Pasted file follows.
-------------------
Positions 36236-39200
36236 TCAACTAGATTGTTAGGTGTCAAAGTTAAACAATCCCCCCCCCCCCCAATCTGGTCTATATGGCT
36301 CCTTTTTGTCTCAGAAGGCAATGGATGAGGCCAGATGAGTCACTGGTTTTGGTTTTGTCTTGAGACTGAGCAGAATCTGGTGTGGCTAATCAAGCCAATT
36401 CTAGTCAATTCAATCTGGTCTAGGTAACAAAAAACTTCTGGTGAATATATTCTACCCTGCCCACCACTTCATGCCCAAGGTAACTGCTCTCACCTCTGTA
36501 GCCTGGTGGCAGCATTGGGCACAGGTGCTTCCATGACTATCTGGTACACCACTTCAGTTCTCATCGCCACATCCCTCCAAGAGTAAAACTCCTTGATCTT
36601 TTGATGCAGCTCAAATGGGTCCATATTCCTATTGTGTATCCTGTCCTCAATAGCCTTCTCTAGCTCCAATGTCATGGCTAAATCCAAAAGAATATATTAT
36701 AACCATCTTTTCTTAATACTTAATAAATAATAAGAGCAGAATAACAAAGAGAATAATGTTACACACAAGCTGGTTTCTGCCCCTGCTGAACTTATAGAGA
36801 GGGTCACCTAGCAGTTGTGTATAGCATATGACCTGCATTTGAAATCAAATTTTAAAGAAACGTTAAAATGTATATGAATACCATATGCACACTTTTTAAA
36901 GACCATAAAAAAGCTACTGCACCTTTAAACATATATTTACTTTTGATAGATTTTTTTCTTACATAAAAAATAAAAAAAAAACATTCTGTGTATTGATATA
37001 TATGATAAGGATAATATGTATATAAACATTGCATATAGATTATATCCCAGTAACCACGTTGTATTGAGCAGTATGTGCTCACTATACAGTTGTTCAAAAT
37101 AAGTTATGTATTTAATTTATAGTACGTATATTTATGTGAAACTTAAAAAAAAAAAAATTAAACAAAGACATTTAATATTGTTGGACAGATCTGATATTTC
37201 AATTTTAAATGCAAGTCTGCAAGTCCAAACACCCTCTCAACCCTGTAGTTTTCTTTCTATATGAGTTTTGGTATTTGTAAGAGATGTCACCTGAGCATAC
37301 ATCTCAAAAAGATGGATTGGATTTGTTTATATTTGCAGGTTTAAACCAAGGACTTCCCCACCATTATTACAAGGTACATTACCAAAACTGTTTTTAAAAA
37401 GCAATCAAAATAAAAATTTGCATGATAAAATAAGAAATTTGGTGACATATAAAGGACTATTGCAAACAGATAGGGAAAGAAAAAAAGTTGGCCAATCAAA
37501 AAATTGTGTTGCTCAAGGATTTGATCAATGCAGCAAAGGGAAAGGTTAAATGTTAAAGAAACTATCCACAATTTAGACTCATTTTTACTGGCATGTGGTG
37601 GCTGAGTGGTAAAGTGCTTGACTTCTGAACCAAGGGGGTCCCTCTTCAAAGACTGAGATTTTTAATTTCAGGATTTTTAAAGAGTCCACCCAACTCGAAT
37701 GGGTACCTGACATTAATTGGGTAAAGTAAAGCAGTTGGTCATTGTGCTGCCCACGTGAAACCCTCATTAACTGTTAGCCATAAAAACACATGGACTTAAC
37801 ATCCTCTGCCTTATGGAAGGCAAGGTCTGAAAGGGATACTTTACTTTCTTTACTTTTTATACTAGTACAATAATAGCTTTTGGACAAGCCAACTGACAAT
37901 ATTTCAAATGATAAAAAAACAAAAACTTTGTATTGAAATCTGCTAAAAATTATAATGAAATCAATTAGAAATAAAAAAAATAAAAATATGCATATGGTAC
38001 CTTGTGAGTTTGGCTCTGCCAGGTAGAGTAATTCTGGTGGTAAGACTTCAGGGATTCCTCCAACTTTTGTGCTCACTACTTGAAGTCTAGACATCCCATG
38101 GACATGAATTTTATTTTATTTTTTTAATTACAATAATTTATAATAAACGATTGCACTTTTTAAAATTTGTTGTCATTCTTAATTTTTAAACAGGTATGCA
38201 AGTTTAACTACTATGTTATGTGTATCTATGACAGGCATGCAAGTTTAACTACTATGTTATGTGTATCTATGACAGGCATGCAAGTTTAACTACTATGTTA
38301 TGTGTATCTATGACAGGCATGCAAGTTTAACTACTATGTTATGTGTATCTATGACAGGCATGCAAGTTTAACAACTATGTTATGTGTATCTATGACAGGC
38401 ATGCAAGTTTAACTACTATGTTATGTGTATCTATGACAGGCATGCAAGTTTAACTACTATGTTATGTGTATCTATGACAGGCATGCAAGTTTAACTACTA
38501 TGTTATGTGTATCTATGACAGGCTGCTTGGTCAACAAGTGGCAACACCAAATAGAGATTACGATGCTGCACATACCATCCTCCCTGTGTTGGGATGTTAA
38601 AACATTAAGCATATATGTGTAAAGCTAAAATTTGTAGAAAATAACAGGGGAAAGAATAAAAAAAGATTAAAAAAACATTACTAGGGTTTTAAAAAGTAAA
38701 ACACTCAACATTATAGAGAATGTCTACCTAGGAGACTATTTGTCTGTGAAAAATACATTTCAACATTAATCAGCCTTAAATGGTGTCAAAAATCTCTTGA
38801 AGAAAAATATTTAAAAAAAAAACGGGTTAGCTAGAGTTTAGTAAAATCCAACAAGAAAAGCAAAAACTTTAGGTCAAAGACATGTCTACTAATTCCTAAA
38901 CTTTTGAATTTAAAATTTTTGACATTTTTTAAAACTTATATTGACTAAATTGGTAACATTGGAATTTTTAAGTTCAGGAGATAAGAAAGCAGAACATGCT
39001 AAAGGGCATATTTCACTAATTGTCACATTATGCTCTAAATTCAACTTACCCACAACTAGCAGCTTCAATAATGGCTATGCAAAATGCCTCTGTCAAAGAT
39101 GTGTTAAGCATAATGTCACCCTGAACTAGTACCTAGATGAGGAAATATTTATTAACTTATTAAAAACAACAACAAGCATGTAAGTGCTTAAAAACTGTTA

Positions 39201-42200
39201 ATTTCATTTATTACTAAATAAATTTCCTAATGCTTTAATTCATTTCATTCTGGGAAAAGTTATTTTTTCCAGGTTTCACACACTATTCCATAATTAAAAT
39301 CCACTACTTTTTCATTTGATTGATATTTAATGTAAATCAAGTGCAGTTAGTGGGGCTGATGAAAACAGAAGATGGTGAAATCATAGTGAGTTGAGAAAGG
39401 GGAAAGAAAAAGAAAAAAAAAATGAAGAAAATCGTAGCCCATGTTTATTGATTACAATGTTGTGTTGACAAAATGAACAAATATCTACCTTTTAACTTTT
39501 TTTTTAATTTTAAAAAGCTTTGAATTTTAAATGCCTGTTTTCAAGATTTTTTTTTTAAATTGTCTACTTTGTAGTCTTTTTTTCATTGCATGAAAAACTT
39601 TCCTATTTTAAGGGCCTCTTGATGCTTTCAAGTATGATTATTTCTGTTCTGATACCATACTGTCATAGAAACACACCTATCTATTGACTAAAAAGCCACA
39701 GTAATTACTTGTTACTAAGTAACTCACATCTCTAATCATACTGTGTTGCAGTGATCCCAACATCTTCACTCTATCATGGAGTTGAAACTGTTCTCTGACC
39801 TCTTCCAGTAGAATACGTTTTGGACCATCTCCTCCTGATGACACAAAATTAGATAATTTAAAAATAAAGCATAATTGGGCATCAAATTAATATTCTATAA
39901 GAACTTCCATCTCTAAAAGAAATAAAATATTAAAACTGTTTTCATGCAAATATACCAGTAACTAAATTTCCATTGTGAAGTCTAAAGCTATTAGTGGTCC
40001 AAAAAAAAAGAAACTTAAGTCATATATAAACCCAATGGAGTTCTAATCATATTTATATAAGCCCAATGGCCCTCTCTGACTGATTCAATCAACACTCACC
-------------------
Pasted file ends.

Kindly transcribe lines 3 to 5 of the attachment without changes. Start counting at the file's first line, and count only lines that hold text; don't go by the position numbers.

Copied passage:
36301 CCTTTTTGTCTCAGAAGGCAATGGATGAGGCCAGATGAGTCACTGGTTTTGGTTTTGTCTTGAGACTGAGCAGAATCTGGTGTGGCTAATCAAGCCAATT
36401 CTAGTCAATTCAATCTGGTCTAGGTAACAAAAAACTTCTGGTGAATATATTCTACCCTGCCCACCACTTCATGCCCAAGGTAACTGCTCTCACCTCTGTA
36501 GCCTGGTGGCAGCATTGGGCACAGGTGCTTCCATGACTATCTGGTACACCACTTCAGTTCTCATCGCCACATCCCTCCAAGAGTAAAACTCCTTGATCTT